TAIPEI, Taiwan — The head of Foxconn Technology Group, having announced plans to step away from day-to-day operations at the world’s largest electronics provider, said Tuesday that he is mulling a run for president of Taiwan.
Terry Gou said he would make a decision “in a day or two” on a possible presidential bid, according to Taiwan’s official Central News Agency. He said that if he decided to run, he would take part in the opposition Nationalist Party primary rather than mount an independent bid.
The Nationalists favor closer ties with Beijing, a policy that accords with Gou’s massive business interests in China. Any candidate is expected to face a crowded field in the 2020 polls, in which President Tsai Ing-wen of the pro-independence Democratic Progressive Party says she will seek a second four-year term.
Gou told reporters Monday at an event in Taipei that he would step back from daily operations at Foxconn. He said he wants to work on a book about his management philosophy honed over 45 years and prepare a younger generation to eventually take over operations at the company.
Foxconn counts Apple, Google and Amazon as customers and has said it will build a manufacturing facility in the U.S. state of Wisconsin.
“The major direction of the company will still be guided by me. But I will gradually step back from the front-line operations,” the 69-year-old Gou said.
“I feel that I should tone down my personal influence … let young people learn sooner in order to take my position as soon as possible so that I can have more free time to work on long-term planning for the company’s future.”
Foxconn announced in 2017, to much fanfare, that it planned to invest $10 billion in Wisconsin and hire 13,000 people to build an LCD factory that could make screens for televisions and a variety of other devices.
The company said last year that it was reducing the scale of what was to be made in Wisconsin, from what is known as a Gen 10 factory to Gen 6. Those plans now appear to be in flux, although the company says its Wisconsin campus will house both an advanced manufacturing facility and a center of “technology innovation for the region.”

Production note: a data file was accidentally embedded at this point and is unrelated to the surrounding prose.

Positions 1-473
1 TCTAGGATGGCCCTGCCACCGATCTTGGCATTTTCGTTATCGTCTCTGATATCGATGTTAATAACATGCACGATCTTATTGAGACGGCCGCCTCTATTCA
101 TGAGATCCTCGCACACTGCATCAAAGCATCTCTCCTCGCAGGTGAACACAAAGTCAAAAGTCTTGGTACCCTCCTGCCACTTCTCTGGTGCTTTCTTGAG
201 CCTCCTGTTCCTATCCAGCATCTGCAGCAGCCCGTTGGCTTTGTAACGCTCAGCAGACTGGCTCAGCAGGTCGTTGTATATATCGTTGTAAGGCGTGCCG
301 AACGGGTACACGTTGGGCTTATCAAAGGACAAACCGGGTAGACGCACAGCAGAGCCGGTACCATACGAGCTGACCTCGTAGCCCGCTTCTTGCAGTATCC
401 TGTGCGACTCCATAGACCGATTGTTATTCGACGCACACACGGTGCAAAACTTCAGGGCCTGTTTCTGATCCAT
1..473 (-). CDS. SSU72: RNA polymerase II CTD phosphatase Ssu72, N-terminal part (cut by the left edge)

Foxconn earlier this year cited a changing global market as requiring a move away from making LCD panels in Wisconsin. Apple is Foxconn’s main manufacturing customer and it has forecast a drop in revenue from the Chinese market due to decreasing demand for iPhones.
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The iPhone and iPad maker is accused of breaching its promise to improve working conditions after the Foxconn revelations by using another supplier alleged to have broken 86 labour laws, including forcing pregnant women to work 11 hours a day, six days a week, standing up.
The US-based human rights watchdog China Labour Watch (CLW) also accused the company in question, Pegatron, of employing underage staff and discriminating against applicants shorter than 4ft 11in, older than 35 or from certain ethic minorities. The fresh claims of worker mistreatment are particularly embarrassing for Apple after it switched some iPhone and iPad manufacturing from Foxconn to Pegatron after intense negative publicity surrounding Foxconn.
Li Qiang, executive director of CLW, said: “Our investigations have shown labour conditions at Pegatron factories are even worse than at Foxconn factories. Apple has not lived up to its own standards. Apple is worsening conditions for workers, not improving them.”
Apple on Monday promised to investigate the claims and ensure “corrective actions” are taken. The company said it would force Pegatron to compensate for lost wages. “We are dedicated to protecting every worker in our supply chain,” a spokesman said. The Californian company said it had carried out 15 comprehensive audits at Pegatron factories since 2007, but admitted that many of the CLW claims were “new to us”. Apple confirmed CLW’s claim that some employment agencies were withholding worker ID cards and demanded Pegatron “put a stop” to it.
Jason Cheng, chief executive of Pegatron, said he would immediately investigate the allegations, many of which the company denied. “We strive to make each day at Pegatron better than the last for our employees. They are the heart of our business,” he said. “That’s why we take these allegations very seriously.”